Our alarm has a 'disable for 5 minutes' button; the annoying thing is using a long stick to reach to the ceiling to click the button

    Really? You're advocating disabling a smoke detector while you do the one thing that causes arguably the most home fires, and one of the top 5 causes of fatalities in the home.

    Pretty irresponsible.

    Like everyone else I don't agree with disabling a smoke alarm. The right thing to do would be to get the right type of alarm installed into the kitchen. They aren't expensive either!

    Wow! Incredibly irresponsible.
    "smoke alarms save lives" disabling them is just plain stupid.

    This is a great idea! Unless your an IDIOT, and cant cook eggs without catching them on fire. Or to remember you have SHOWER CAP on your fire alarm. Its a safe way to cook without having to juggle between the kitchen and fanning the fire alarm. Its better then what most ppl do and take out the batteries.

    Putting a shower cap on the alarm is certainly a quick and temporary way of solving this problem. Not everyone is going to run out and get their smoke alarm changed to the photoelectric type straightaway. I think this is a good TEMPORARY alternative, much better than people disabling smoke alarms for sure. The writer is saying it is a good alternative for when you are doing just that one thing in the kitchen that makes your smoke alarm go off.. then whip it off straight after.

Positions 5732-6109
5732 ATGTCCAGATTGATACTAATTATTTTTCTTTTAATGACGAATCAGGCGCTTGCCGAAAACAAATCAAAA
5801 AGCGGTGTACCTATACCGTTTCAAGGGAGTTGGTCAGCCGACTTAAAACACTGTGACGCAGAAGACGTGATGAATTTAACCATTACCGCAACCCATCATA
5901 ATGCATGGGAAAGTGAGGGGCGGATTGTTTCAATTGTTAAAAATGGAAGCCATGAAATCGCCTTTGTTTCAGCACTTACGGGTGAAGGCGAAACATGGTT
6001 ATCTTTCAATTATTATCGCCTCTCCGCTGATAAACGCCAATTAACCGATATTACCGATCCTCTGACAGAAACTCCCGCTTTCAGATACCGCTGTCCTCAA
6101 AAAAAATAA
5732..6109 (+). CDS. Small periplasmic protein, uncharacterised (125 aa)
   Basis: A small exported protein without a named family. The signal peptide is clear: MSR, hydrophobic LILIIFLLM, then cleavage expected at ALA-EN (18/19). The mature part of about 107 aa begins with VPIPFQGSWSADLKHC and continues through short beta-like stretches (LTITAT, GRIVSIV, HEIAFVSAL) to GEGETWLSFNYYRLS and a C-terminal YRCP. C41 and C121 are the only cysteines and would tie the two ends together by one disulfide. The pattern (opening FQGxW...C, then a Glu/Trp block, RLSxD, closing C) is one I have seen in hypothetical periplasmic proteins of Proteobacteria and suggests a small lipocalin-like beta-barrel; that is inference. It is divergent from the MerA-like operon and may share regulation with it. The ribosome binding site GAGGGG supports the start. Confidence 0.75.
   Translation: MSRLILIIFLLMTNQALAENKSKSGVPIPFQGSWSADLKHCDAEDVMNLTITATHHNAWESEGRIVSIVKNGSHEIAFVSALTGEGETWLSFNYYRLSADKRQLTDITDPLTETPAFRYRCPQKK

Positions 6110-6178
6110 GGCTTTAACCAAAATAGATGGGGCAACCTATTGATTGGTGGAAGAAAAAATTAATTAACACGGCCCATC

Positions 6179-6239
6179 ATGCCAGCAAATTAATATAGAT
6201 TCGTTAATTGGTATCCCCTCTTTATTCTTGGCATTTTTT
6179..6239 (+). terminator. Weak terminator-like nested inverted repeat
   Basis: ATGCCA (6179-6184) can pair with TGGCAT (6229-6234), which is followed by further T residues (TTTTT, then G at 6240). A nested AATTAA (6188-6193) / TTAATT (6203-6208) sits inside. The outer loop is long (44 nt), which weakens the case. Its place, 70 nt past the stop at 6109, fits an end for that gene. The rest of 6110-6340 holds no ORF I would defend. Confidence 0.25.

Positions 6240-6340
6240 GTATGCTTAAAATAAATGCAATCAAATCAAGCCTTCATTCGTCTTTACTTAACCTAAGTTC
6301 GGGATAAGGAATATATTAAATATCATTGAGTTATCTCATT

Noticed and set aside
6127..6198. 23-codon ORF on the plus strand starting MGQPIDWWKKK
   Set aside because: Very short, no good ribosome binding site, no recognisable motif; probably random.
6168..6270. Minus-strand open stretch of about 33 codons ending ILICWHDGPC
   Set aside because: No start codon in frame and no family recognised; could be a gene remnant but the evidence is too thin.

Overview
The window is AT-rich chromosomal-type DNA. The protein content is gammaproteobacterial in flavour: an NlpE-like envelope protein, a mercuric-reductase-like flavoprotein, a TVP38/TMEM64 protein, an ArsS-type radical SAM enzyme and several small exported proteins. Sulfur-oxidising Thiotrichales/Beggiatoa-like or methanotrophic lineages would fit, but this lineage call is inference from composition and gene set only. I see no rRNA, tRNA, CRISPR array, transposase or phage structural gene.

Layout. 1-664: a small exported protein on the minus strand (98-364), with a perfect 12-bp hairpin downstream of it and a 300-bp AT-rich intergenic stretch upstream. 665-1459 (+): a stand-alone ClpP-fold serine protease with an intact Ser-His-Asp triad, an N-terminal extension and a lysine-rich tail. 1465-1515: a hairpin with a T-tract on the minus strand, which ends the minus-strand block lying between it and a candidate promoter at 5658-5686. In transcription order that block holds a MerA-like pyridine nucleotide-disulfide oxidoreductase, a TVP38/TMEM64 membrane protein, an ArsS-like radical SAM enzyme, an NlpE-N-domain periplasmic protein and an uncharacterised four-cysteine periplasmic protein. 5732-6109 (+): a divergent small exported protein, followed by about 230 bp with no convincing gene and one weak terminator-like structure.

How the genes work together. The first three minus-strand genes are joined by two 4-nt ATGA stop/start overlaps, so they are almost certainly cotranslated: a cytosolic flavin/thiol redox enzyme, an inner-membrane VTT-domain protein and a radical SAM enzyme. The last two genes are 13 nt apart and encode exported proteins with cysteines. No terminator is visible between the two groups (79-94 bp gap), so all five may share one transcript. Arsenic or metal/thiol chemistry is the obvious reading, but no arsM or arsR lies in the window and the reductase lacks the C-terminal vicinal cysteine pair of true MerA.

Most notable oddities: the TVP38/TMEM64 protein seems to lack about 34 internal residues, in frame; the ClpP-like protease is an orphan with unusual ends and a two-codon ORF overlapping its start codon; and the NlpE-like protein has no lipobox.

Great for all of you who care to caution, but no need for all this over reaction.

    As a former Fire Safety Manager at Royal North Shore Hospital and Station
    Officer of NSWFB I have experienced a myriad of methods of disabling fire detectors. Examples include the shower cap, latex gloves, styrene cups, masking tape,etc as well as removing detectors from their base plate - which will bring up a 'Fault condition' on the Fire Indicator Panel and removing batteries from the portable type. The main problem I found was that the detector was most often left in this condition. I would be able to find the faulted detector on constant inspection of the Fire Panel but others were by reports from other staff usually by pure chance. The perps are mostly smokers who do this in locations that are not often frequented. Contractors and workmen were the other main cause and of course cooking.
    Human nature tends to be inherently lazy and you will start leaving the shower cap on after getting up on your step ladder every time you cook.
    Flats that have kitchen/living area combos can have the detector changed to thermal. Put the Photo electrics outside the bedrooms. Addressable detectors can be programmed to thermal. Ionised detectors activate from charged ionised particles from quick hot fires such as gas and are not suitable near cooking areas.
    As budding chefs engaged in vigorous cooking these days then they will need to modify their kitchens to accommodate. Install extractor fans and/or range hoods that expel cooking vapour outside the building - remember steam will activate photoelectrics. The expense will nowhere be as devastating as a confined space fire with no early warning.